If architecture is a material manifestation of society’s immaterial ideals, what would houses for Plato, Confucius, Descartes and LaoTzu look like? These and other influences of East-West culture and philosophy on architecture are being explored in a new senior capstone class this term at Washington State University.
Architecture Professor David Wang teaches Philosophy 435 to more than 30 students both at WSU Spokane and Pullman over the telecommunications network. The comparative examination of Western and Eastern (largely Chinese)
architecture and art illustrates how philosophies are physically expressed and makes students aware of their global integration.
Wang presents themes of classical art, nature and aesthetic experiences through readings from both Western and Eastern sources in philosophy and art/architecture theory. The end result is development of an appreciation for the universality of human experience as well as its divergent manifestations.
Wang came to WSU in 1997 after earning a doctoral degree in architecture
from the University of Michigan. His scholarly specialty is philosophy of aesthetics and East-West architectural theory. He has been a registered architect for 15 years in Pennsylvania and Michigan.
Contact: Dave Wang, WSU Spokane Interdisciplinary Design Institute
CLASS HELPS SIFT ‘HOAX’ FACTORS OF CLIMATE CHANGE
Would you know how to answer these questions:
— Is it a hoax that the ozone hole and global ozone depletion are human-caused?
— Do ill effects of fossil fuel burning average out in the global atmosphere-watersphere system and have no adverse global effects?
— Since evidence for climate change is contested, should industry not be required to make substantial and expensive changes in industrial processes until the data “IS” convincing?
— Should Third World countries not be required to meet environmental protocols due to their developing economies, which boost their standard of living?
— To force reduction of greenhouse gases, should use of carbon “chits” for sale by the developing nations to industry in the industrial nations be prevented?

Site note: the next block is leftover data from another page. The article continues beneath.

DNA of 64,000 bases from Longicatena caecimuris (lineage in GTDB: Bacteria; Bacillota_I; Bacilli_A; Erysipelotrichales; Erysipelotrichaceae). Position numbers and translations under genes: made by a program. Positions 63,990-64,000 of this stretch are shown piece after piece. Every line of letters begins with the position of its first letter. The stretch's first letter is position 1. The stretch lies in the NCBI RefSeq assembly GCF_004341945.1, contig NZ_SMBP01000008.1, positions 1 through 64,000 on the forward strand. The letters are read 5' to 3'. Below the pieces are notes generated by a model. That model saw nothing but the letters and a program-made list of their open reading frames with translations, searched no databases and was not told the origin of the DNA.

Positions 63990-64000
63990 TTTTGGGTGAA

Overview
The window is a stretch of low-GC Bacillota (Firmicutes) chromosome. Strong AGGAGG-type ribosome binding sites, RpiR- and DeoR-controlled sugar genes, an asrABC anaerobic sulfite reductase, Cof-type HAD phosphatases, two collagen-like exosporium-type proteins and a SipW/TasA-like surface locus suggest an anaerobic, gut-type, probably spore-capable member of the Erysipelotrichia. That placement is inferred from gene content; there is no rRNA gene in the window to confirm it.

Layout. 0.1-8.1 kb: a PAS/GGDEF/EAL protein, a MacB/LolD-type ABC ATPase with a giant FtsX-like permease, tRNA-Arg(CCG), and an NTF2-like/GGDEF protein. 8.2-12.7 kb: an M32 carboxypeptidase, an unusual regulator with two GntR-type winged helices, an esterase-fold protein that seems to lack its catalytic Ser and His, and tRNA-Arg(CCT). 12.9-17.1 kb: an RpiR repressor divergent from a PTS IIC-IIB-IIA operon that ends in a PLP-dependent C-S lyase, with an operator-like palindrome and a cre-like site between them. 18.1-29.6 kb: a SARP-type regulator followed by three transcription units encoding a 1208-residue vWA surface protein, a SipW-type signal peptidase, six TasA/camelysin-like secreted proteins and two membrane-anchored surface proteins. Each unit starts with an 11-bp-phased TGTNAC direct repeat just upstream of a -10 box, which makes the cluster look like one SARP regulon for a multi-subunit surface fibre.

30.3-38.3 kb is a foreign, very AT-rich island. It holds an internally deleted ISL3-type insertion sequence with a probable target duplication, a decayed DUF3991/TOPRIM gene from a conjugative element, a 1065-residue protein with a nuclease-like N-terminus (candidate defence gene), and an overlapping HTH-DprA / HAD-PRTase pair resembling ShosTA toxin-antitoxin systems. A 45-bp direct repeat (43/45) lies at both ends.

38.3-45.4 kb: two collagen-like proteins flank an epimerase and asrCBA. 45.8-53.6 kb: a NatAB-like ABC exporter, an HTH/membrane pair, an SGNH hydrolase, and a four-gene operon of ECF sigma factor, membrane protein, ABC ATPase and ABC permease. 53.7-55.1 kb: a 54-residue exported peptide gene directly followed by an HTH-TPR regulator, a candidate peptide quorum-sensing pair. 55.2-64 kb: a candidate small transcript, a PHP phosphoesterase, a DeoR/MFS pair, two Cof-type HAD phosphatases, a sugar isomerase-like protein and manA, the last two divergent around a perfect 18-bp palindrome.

— Is there a discernible human influence on global warming today?
These and other “scientific-political” issues will be debated once students learn how to analyze the issues of climate change in Professor George Mount’s Civil and Environmental Engineering 401 course this fall. The course is new this year. Mount is an expert in air chemistry who recently came to WSU from the National Oceanic and Atmospheric Administration’s Environmental Research Laboratories. He believes knowledge of global climate changes is essential to the well-being of the Earth.
The only “definite” answer to the questions above is a resounding “NO” to the first question, says Mount, who has spent time in Antarctica and Southern Chile measuring ozone and other trace gases, both on the ground and in NASA aircraft. The ozone hole is impacted by human consumption, related technologies and emissions.
Answers to the other questions are driven by scientific research, analysis and politics. The class goal is to provide students with the analytical tools for making intelligent interpretations of data, says Mount. “While global warming cannot be proven with uncontested scientific evidence, there is no doubt the Earth’s atmosphere has changed in response to human activity. There have been significant changes in the chemical system that determines climate, such as deforestation, biomass burning and a rising concentration of greenhouse gases compared to the pre-industrial era,” he said.
Work currently is underway at WSU’s Laboratory for Atmospheric Research to measure at the Earth’s surface many of the chemical compounds that affect the abundance of these trace gases. Mount is continuing to pursue research to measure trace gases globally, through use of satellite technology.
Contact: George Mount, Civil and Environmental Engineering